Both ships feature forward-mounted booms, allowing cargo to be delivered at hard-to-reach docks typical of Algoma’s shortsea customers. On alGOMa innOVaTOr, the 81.1m boom luffs to 18 degrees and slews to 105 degrees.


Meanwhile, earlier this year, Oldendorff sold its three remaining self-unloaders still operating in the CSL Pool to Algoma, which is the pool’s third partner. The vessels are SOPHie OldendOrFF (70,037 dwt), HarMen OldendOrFF (66,188 dwt) and aliCe OldendOrFF (50,259 dwt) and sold for US$100.5M.

All three vessels had been trading in the CSL Pool on the East Coast of North and South America since they were built.

The CSL Pool consists of 18 self-unloading vessels ranging from Handysize to Panamax. CSL currently owns 10 vessels in the pool, and Algoma owned five, prior to the purchase of the three Oldendorff ships.

The HarMen OldendOrFF was well known as the training vessel for the Oldendorff fleet. A Ukrainian company ordered her as one of a pair in 1993, from the Ukrainian Okean Shipyard. The shipyard went bankrupt and the hull stayed in situ for more than 10 years. Oldendorff eventually purchased the hull in 2004 and towed it to Daewoo Mangalia shipyard in Romania, where it was completed as a bulk carrier. After completion in 2005, the vessel ballasted to China where it was converted to a gravity-type belt selfunloader with a discharge rate of up to 5,000 tph. What makes the vessel unique is that it was designed in the old Soviet Union style with very large accommodation facilities, suitable for up to 51 people. Oldendorff used the extra accommodation for training cooks, apprentices and others on board.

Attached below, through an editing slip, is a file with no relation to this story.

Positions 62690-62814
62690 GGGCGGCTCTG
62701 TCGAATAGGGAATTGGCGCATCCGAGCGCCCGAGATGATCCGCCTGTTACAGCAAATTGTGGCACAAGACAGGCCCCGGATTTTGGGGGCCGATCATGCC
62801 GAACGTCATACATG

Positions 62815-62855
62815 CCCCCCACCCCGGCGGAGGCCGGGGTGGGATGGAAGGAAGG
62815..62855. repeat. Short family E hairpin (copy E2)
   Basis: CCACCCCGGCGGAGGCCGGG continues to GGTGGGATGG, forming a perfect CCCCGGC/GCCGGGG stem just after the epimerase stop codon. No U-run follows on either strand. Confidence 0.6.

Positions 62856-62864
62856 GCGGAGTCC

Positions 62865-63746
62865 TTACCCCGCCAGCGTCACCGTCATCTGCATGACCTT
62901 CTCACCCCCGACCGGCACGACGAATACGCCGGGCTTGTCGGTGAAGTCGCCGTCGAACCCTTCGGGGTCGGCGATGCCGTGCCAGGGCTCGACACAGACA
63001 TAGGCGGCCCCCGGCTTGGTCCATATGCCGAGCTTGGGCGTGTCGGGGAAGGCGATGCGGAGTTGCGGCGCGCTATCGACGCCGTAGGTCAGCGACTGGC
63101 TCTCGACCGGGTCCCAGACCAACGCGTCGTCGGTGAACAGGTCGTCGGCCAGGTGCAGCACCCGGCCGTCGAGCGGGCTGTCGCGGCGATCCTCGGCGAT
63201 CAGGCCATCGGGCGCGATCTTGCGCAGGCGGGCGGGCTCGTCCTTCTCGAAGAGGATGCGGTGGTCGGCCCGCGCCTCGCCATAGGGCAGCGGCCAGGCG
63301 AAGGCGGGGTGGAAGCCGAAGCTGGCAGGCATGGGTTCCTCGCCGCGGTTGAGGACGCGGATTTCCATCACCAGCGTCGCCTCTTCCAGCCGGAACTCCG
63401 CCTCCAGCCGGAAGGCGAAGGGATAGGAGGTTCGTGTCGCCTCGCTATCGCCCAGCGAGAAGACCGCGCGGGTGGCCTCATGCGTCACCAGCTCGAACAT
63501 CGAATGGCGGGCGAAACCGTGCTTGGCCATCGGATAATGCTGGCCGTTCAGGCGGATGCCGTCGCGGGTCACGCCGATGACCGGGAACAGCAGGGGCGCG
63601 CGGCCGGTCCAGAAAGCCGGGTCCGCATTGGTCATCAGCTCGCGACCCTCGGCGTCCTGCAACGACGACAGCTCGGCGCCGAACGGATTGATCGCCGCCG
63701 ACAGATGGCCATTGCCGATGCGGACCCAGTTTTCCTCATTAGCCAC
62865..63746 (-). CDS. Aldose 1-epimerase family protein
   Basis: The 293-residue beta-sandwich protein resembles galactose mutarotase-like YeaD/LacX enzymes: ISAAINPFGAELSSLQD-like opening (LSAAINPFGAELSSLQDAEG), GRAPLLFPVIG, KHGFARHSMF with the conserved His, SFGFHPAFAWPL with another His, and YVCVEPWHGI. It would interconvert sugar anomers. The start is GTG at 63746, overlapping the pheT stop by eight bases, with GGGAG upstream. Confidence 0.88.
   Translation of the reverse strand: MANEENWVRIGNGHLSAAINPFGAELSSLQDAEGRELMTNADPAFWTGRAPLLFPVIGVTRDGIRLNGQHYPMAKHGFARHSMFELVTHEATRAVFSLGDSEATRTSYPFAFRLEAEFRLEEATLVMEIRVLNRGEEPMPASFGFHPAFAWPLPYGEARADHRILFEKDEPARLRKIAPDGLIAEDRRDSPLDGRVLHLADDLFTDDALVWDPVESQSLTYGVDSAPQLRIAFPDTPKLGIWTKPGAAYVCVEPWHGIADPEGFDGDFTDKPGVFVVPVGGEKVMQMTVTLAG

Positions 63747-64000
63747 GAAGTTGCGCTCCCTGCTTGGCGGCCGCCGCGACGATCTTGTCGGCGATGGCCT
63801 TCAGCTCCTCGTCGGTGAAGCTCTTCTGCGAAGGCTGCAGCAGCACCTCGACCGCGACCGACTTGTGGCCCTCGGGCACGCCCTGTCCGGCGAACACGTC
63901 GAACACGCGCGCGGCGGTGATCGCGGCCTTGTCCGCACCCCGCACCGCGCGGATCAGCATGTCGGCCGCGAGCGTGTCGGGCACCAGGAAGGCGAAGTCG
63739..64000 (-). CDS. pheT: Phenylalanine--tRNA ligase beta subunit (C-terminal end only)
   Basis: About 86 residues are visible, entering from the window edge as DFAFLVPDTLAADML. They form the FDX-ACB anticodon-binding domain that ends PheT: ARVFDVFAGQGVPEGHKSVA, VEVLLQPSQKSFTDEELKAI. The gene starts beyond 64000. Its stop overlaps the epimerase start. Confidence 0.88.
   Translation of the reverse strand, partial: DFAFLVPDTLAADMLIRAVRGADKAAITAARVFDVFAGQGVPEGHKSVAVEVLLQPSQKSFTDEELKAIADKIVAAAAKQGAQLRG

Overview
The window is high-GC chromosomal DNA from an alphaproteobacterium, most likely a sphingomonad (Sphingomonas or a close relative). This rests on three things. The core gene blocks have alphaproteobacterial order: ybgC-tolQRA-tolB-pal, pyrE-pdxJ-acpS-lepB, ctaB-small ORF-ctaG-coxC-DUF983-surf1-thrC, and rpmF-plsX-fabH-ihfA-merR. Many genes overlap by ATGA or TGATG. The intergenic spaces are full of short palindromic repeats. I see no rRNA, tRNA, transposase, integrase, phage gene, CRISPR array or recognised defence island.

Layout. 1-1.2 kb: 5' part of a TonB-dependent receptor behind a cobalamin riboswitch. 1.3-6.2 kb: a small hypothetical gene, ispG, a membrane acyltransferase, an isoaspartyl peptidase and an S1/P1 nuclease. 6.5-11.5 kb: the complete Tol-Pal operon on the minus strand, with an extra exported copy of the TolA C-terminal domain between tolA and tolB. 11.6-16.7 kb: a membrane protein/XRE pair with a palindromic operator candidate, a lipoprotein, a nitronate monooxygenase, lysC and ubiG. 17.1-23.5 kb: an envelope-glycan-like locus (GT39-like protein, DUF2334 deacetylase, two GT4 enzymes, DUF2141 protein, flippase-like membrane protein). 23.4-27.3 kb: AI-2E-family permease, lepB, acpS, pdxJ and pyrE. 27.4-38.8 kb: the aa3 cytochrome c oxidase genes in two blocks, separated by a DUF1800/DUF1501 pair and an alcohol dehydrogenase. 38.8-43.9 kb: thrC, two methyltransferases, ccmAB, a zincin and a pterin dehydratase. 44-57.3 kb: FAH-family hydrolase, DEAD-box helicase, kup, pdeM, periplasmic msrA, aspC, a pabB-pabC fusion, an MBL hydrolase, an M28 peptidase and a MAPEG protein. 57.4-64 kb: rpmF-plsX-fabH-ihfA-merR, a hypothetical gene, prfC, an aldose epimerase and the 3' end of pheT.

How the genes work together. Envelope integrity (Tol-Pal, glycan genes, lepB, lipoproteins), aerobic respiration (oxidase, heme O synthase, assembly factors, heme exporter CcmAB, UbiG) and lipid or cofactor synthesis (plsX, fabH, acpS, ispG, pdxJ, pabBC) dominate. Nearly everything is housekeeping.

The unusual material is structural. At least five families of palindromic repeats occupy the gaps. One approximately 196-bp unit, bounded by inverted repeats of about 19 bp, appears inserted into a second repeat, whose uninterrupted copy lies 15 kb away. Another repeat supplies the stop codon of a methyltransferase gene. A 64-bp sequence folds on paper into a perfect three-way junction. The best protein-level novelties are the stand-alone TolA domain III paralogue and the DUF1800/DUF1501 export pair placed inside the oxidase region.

The Sophie Oldendorff was ordered together with two sister ships for CSL with some innovative features. The vessels had a moving hole system instead of traditional gates to gravity-feed the cargo from the holds on o the conveyor belts. The moving hole turned out to be a failure and was subsequently replaced with hydraulic gates. Other innovative features included an incline belt, and a midshipsmounted telescopic boom with a 200-degree slewing angle.